And then this: “So there — there’s something here that just does not connect fully in terms of how communication was handled and the issues were put forward” to Christie, Huntsman went on.
“I hope that part is clarified,” Huntsman said.“I think any governor would probably tell you the same thing about how tight those internal staffs are and the extent of the detail that flows to the governor’s office.”
What? A two-hour news conference wasn’t enough?
Meanwhile, it only took a couple of sentences into his annual State of the State address Tuesday afternoon for Chris Christie to join an illustrious group of American leaders — including Ulysses S. Grant, Richard M. Nixon, Alberto Gonzales and Ron Ziegler — who used the phrase “mistakes were made.”
Christie improved on the time-honored dodge by saying “mistakes were clearly made.”
Nonetheless, he deserves to be included in the ranks, compiled by Wikipedia, of those who, when faced with allegations of wrongdoing, deflected them with what political consultant William Schneider called the “past exonerative” tense. Former Nixon speechwriter and commentator William Safire described it as a “passive-evasive way of acknowledging error while distancing the speaker from responsibility for it.”
The most famous example, of course, was on May 1, 1973, the day after top Nixon aides John Ehrlichman, H.R. Haldeman and John Dean resigned. That was when Ziegler, then White House press secretary, apologized to The Washington Post and reporters Bob Woodward and Carl Bernstein.
“We would all have to say that mistakes were made in terms of comments. I was overenthusiastic in my comments about The Post, particularly if you look at them in the context of developments that have taken place.”
Christie didn’t use another equally important phrase: “Lessons were learned.”
Well, he could save that for later.
This one goes to the White House, which, every six months since 1995, is obliged to produce a written waiver to the 1995 Jerusalem Embassy Act. The act requires moving the U.S. Embassy from Tel Aviv to Jerusalem but allows the president to delay the move for six months if he deems it a bad idea. (One reason might be that the entire Middle East would probably explode.)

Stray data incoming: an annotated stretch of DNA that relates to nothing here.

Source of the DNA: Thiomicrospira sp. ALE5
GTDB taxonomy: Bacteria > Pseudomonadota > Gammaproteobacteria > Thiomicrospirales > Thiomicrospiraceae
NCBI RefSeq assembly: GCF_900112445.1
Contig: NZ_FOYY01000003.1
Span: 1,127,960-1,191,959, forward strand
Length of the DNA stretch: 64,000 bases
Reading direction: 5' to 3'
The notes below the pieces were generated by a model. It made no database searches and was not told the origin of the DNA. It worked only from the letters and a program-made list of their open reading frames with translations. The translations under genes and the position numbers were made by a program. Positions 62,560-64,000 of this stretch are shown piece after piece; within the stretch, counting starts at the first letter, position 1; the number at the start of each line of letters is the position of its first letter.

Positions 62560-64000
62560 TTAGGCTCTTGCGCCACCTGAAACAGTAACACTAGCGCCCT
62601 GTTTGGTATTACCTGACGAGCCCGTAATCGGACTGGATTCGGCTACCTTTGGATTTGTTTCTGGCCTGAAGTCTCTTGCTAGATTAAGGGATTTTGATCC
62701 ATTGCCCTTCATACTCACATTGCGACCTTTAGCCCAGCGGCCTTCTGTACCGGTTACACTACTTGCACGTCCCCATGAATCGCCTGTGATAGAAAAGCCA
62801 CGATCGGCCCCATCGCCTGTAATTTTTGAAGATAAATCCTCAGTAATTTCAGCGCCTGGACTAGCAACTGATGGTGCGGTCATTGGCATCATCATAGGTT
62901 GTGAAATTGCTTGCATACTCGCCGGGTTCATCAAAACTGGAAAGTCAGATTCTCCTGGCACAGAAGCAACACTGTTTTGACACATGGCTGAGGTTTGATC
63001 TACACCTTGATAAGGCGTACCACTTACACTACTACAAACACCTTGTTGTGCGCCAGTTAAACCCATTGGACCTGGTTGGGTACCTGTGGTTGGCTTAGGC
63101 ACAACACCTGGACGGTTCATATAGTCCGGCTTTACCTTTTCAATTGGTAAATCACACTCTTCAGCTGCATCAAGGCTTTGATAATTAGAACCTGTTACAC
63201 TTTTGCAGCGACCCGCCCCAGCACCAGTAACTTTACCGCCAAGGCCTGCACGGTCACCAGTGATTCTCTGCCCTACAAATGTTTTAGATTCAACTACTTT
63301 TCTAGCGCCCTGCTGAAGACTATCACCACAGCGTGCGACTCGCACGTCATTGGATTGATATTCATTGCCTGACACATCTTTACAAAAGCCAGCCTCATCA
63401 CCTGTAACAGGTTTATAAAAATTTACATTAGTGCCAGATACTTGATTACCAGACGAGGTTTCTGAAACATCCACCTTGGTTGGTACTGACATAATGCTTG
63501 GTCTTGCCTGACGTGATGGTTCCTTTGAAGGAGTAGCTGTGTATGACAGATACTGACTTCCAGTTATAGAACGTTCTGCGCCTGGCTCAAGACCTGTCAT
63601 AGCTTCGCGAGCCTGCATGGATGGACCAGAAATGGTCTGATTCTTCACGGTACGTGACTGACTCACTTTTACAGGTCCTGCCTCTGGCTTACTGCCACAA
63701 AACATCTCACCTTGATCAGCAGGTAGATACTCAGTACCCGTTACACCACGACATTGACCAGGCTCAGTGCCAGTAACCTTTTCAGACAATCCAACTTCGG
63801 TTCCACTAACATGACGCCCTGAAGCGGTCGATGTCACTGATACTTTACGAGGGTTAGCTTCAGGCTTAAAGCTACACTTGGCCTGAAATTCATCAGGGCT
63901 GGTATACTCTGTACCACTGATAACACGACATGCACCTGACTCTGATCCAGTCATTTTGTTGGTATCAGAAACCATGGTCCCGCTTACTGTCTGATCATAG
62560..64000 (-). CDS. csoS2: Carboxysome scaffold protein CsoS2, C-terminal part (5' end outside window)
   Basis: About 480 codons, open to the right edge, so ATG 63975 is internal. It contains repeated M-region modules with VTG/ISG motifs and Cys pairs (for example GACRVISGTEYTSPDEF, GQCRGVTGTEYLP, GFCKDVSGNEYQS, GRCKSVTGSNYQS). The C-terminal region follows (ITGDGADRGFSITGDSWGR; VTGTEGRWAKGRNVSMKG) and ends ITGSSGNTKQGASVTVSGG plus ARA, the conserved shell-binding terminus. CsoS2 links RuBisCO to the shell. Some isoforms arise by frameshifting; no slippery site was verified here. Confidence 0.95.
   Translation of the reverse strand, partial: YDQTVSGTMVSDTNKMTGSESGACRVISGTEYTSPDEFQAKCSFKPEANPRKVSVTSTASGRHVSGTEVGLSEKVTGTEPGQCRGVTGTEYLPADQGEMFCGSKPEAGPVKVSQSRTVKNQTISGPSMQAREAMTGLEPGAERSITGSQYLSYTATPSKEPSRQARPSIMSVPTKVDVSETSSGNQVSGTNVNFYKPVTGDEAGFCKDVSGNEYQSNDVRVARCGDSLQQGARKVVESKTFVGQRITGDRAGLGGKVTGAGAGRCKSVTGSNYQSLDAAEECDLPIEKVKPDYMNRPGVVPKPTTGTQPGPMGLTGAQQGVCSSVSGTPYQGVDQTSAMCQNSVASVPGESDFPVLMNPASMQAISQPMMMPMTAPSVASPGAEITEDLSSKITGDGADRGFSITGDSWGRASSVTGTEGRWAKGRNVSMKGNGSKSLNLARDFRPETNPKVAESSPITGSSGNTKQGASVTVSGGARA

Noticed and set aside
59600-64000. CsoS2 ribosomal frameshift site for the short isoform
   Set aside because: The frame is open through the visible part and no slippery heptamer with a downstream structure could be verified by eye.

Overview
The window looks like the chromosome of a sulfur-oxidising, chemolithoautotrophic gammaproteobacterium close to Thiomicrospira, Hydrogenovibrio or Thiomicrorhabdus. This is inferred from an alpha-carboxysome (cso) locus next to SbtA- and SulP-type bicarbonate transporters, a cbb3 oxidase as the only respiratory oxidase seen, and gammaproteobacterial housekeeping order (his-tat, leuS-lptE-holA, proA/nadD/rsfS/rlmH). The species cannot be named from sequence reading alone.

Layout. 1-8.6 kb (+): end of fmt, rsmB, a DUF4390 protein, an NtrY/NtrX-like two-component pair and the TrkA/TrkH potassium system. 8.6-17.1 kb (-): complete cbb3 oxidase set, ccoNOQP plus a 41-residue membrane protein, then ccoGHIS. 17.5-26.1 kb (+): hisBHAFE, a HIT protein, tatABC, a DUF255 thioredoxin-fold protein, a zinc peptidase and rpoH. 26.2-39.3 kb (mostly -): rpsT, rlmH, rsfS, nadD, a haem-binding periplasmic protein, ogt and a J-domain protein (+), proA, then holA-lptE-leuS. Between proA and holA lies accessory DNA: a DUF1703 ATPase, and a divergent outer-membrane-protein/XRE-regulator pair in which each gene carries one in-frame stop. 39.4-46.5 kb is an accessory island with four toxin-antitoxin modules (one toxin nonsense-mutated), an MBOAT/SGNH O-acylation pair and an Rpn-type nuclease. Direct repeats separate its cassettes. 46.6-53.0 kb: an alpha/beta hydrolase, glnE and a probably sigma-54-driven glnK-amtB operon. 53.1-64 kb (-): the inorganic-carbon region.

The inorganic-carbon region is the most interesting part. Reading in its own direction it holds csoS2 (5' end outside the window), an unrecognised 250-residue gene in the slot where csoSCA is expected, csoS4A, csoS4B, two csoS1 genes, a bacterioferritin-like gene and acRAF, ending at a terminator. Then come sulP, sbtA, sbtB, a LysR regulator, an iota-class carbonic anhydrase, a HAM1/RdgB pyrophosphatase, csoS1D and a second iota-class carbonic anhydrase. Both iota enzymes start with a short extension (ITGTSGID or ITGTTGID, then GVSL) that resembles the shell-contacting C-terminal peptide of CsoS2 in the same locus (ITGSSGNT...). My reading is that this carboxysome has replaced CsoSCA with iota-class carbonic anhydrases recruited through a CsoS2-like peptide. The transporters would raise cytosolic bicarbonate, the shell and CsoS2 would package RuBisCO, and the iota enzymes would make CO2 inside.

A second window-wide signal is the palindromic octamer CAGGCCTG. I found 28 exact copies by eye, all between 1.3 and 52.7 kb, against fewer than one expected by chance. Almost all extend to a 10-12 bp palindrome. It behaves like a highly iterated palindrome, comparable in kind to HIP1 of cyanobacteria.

And President Obama, in keeping with Bill Clinton and George W. Bush, issued the standard memo last month, saying, “I hereby determine that it is necessary, in order to protect the national security interests of the United States, to suspend for a period of 6 months” any relocation of that embassy.
So startled eyebrows were raised and crazed e-mails flew when the White House, at 9:51 on Monday morning, issued the text of Vice President Biden’s remarks at the state funeral of former Israeli prime minister Ariel Sharon. Rather than move the embassy to Jerusalem, the news release moved the Knesset (Israel’s parliament) from Jerusalem to Tel Aviv, saying that’s where Biden was speaking. It took but 10 minutes for someone to issue a corrected release.
So is Bob Gates adding this to those foreign policy issues that Biden had been wrong about?
The blog: washingtonpost.com/
intheloop. Twitter: @InTheLoopWP.